My Year Away. And Back.

The Joys of Getting Back into Academic Life after a Year-Long Sabbatical.


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A Tool Kit for Surviving Surgery—and learning a whole lot in the process

I’m alive!  But, Yowzers.  That was one painful surgical experience. As I wrote about recently, I had surgery on February 2 to make my Achalasia manageable.  I am early into the recovery process, but on my way.  As I move on to the next step toward recovery, I thought it might be helpful to present this nifty guide for anyone who is facing a hospital visit.  While you might not be able to use all these tools, I hope there is at least something you’ll find helpful.

  1. If you are having laparoscopic surgery to your abdomen area and the pre-surgical directions tell you to “wear loose clothing,” take this seriously.  I thought “loose clothing” meant I should wear something that I could change out of easily.    You have to wear loose clothing because you are most likely going to pumped up with gas and will resemble the Michelin Tire Man.  As I mentioned in my previous post on my condition, a benefit to having Achalasia (albeit a painful one) is that you’ll most likely lose weight.  So if you need to shed a few pounds, at least this is one good thing that happens.  By the time I headed to the hospital, everything I owned was loose. Even my underwear.  When I left the hospital about 32 hours later, I could barely fit into my underwear, let alone the loose pants I had worn in.  This “pumping up” phenomena is fascinating (especially if you are observing from afar) but painful.  I was pumped up with CO2 so the surgeon could move my organs around easily.  You know, I was all about climate change and the evils of too much carbon dioxide in the air before my surgery.  I’m even more committed to ridding the world of excess gas now.  But, I need to concentrate on keeping it local and trying to get rid of my own personal greenhouse gas emissions.
  2. Don’t panic when you meet your first nurse. There are a whole lot of people who will be taking care of you.  Everyone has a role and they know what they’re doing.  It’s a good thing, too, because my first nurse was, uh, well, not quite feeble, but heading in that direction. I found myself wanting to hear her perspective on WWII.  I’m thinking to myself, “Okay, there is no way I can let this sweet and lovely woman put a needle into my hand.”  Before I had to figure out a plan, an athletic, energetic, and completely confident woman (with steady hands, no less) bounded into the room to get me ready.  Deep breaths.
  3. Try to pay attention while you’re in the recovery area. It’s fascinating what you might observe.  I was there for several hours before I got moved to my room, so I was able to observe quite a bit (of course, this was all through an anesthetic fog).  One of the most interesting events was watching the patient in the next bay hitting on the recovery nurse who was taking care of both of us.  Hitting on a woman anytime is just downright inappropriate, but doing it after you’ve had surgery, while your target has your health in her hands is just plain stupid.  How she rose above all that and gave him fantastic care is a testament to the professionalism of nurses everywhere!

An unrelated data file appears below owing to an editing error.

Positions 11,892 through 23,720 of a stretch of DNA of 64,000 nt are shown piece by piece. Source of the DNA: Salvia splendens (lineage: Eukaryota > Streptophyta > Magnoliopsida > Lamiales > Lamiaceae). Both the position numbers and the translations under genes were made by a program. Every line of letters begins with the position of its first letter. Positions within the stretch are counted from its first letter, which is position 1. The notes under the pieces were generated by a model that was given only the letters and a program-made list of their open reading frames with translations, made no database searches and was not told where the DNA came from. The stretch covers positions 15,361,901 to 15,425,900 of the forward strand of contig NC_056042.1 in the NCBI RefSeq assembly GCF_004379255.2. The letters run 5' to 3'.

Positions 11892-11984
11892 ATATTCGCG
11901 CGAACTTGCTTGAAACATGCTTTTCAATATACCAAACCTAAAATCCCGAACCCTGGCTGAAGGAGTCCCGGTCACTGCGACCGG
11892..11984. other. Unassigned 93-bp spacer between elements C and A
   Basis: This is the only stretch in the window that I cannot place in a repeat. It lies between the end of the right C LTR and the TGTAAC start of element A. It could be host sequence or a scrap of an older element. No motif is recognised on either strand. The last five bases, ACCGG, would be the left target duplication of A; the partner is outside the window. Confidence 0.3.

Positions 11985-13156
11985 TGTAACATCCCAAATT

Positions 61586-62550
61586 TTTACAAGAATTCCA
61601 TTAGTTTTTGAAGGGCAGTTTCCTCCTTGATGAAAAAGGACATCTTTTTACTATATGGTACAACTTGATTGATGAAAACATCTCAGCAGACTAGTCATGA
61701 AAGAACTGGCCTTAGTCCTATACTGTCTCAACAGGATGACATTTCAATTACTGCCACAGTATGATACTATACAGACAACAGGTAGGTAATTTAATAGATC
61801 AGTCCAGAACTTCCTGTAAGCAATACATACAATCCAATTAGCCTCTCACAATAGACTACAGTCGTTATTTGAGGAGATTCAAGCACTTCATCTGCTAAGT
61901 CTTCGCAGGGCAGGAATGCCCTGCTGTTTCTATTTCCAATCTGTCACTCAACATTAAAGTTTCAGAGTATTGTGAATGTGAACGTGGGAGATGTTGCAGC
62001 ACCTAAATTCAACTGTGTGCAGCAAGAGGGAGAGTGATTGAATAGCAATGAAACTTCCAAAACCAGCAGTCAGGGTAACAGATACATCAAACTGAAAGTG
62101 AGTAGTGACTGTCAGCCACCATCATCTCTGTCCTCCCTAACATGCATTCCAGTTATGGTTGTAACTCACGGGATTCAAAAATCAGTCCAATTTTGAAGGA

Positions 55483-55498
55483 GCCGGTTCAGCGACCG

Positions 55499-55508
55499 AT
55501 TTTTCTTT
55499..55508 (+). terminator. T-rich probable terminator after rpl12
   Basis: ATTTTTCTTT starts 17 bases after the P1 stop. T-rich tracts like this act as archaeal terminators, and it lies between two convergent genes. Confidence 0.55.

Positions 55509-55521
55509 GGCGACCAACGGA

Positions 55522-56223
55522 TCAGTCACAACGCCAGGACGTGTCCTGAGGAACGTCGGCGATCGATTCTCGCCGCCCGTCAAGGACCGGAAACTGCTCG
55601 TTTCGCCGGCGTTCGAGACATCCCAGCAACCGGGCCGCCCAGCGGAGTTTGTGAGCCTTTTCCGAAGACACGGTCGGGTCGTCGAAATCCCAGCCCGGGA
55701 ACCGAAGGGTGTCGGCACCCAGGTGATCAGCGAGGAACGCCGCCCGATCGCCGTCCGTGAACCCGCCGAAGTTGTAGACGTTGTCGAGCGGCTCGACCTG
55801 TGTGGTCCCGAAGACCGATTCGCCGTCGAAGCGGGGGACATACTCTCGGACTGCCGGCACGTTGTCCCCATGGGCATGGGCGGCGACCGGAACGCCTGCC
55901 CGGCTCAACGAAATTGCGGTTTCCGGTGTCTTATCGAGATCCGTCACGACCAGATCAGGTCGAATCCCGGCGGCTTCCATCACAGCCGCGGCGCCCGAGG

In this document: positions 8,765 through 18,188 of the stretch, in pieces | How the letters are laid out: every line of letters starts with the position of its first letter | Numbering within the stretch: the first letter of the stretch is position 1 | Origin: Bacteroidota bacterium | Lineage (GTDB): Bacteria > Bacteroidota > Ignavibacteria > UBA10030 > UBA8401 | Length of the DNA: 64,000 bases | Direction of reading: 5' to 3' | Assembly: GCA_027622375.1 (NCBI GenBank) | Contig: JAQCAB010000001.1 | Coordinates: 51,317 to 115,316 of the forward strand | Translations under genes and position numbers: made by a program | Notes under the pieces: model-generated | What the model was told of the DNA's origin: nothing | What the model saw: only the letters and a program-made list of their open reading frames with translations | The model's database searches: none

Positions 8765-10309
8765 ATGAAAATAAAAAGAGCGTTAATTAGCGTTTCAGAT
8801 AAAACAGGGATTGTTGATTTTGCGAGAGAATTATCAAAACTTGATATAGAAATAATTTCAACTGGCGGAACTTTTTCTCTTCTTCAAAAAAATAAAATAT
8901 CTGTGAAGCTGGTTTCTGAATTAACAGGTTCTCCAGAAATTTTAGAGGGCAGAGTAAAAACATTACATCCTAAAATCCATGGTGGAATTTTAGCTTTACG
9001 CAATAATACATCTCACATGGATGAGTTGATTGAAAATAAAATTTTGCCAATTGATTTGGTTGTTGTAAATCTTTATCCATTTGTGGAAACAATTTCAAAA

4. Make sure you do your homework about your surgery so you can speak with knowledge and authority during your recovery. The surgeon ordered shots of heparin to help prevent blood clots.  The first shot came several hours after surgery.  The nurse said something along the lines of “Okay to put this in your belly?”  Now, think about this.  I had incisions all over my torso.  I considered all sorts of wisecracks each time a nurse came in to give this shot.  “Seriously.  Take a look.  What do you think?” was effective, but a little snarkier than I wanted.  I finally settled on “No thanks.  I’ll take the shot in my thigh.  You’ll find lots of unused space there.” Worked like a charm.
  5. When you’re home and in the thick of your recovery, do not, under any circumstances, watch The Money Pit. Especially if you haven’t seen it since it originally came out in 1986. And, I especially mean this if you and your spouse do home renovation projects.  There is a scene when Tom Hanks starts to fall off some scaffolding creating a domino effect that made me laugh so hard I had to think about taking an extra dose of hydrocodone.  I don’t care what anyone says, this was not worth it.  I’d recommend a movie that you’ve seen multiple times so you can prepare yourself to get through the funny parts without splitting your sides laughing.  Guffawing is to be avoided at all costs after having surgery that impacts your core muscles.  I think Office Space might work, but only if you’ve seen it at least three times and can stay in control when Amir smashes the printer.